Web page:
In summary, if you think you are good at making decisions, you might find this book useful. If you already believe that we’re basically animals in clothes, this will not disabuse you. It’s funny, opinionated, amusing and entertaining, but a little, I repeat, repetitive. Some of the case studies of how really really really important ‘decisions’ were made are a little worrisome, especially because (of course) human nature has not really changed in the meantime. I sometimes look around at a skyscraper, or read about a decision to go to war or spend billions of dollars on a useless aeroplane, and this book comes to mind. Will the building fall down? Is the war really worthwhile? Will the aeroplane get off the ground, and if it does will it stay up?
In some ways the book makes our achievements all the greater. Okay, the planet is in trouble. Okay, we don’t always elect great leaders or do the right thing by our neighbours, family, friends. Yet so much has been done. We’re not always rational, no, and neither should we be. Would more people be happier if the balance shifted towards more rationality? Probably. Yet on the whole we go forward, stumbling sometimes, by accident sometimes, yet we do live longer, we have sent people (okay, men) to the moon, vastly fewer children and mothers die in childbirth. It’s not all bad, this world.
Anyway, it’s a good book.
Note to self: Audible activation of devices — it matters where your computer thinks you are.
I don’t much like the service provided by audible.com — lots of DRM, inconvenience, and so on. But there is not much choice in the audiobook space. Librivox is excellent but perforce limited in what it can provide (I highly recommend anything read by Mark Nelson or Karen Savage).
So I recently wanted to activate an mp3 player — a Philips GoGear Raga, one of the earlier ones with the power button on top, much better than the crippled later ones (‘Raga 3’) which use the main stop/start button for power and are too slow in responding to button pushes to be fit for purpose. The earlier ones (this one is a ‘Raga 2’) were a useful, cheap, audible-enabled player.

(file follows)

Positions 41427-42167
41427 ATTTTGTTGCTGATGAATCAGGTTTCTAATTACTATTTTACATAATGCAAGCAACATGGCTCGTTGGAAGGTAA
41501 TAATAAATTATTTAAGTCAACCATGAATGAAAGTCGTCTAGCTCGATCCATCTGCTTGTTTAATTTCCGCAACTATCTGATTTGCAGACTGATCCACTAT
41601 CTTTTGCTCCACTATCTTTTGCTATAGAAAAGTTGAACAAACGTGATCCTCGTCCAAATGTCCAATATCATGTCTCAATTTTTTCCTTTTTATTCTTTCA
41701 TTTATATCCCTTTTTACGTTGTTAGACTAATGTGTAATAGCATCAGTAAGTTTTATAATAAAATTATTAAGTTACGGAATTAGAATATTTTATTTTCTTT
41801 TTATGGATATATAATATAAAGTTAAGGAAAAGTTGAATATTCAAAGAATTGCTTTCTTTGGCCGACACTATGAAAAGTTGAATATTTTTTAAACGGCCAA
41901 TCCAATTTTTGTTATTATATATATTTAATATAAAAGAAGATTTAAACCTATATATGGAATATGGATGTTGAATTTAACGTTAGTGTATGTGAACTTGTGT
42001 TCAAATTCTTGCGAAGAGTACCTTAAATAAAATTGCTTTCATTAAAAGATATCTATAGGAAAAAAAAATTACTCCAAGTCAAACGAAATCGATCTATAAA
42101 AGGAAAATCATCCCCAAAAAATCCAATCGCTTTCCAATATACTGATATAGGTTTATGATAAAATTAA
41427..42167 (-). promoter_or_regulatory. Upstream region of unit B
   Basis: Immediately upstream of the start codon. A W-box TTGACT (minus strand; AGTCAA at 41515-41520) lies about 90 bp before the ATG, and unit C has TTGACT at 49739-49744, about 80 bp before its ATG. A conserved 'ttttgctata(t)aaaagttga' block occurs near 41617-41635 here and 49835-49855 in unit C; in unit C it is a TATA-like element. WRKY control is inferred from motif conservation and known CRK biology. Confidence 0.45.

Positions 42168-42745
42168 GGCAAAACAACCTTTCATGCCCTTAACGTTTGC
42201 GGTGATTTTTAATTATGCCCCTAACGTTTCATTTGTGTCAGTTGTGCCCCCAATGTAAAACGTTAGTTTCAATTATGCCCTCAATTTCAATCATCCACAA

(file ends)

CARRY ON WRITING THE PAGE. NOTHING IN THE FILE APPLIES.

Some background; I have an Audible username, not an Amazon account (the account is from before they were merged) and I am based in Australia.
- Updated Audible manager. This is Windows software. I use it about once a year so I always need a new version.
- Plugged in mp3 player. Selected it within Manager and selected ‘Activate’ from the Devices menu.
- Was sent to a webpage where I was to log in to Audible, but there was no option to put in an Audible username, only an Amazon account.
- Read lots of (so-called) ‘Help’ information. Nothing.
- Began a Chat with Audible staff.
- An hour was spent installing software, changing the default web browser from Firefox to IE, scratching heads, and so on.
- Turned out that this is the story: My Audible account is from before they had a presence in Australia and before they merged with Amazon. As a result, I need to log in to the US site, because the Australian one has no link for logging in via an Audible username. So…
- Went into computer settings and changed the location (and language, though probably not necessary) to ‘United States’. At this point the default browser was still changed to IE, though that is not important unless IE and Firefox use the locale information differently.
- Now tried to activate device. Was forwarded to a US website that did have the ‘log in with username’ (or whatever it was) option.
- Did so, and the device was activated.
- Changed computer settings back to what they were.
So, the upshot is that if you are trying to do something with an Audible username from outside the USA, but you are getting directed to a webpage that does not let you log in that way, pretending you are in the USA might be the solution to your problem.
The Raider Wolf by Roy Alexander
Angus & Robertson 1968, 177 pages, plus a map.
How many stories of bravery, survival and resourcefulness will never get told? How many have already been forgotten? This is one that is recorded, but it must stand for so many more.
The commerce raider Wolf left Germany on 30th November 1916. She returned 24th Feb, 1918, having sailed a distance equal to three times around the world and and sunk over 100 thousand tonnes of enemy shipping. It was a remarkable feat of seamanship, endurance, cunning and improvisation. This book tells that story, but, more remarkably, it does so from the point of view of one of the sailors interned aboard the Wolf. For the Wolf relied above all things on secrecy. So — what to do about the sailors from the defeated ships? If allowed free, Wolf’s existence and identification would be revealed. Kill them? Not Captain Nerger, a man of stern but human principles. So take them prisoner, keep them in the hold once allocated to mines … and take them, after a year at sea, to prison in Germany.
And for what, in the end? Always with war stories that is the question I cannot avoid. All the great and terrible qualities shown by both sides, and all for killing and destruction. It is a pity the myth of Glory is not yet disposed of.
Scurvy, death, madness. All these befell the prisoners. Yet though they were held under discipline, they were treated as men, not animals. But there is never an infinite supply of food…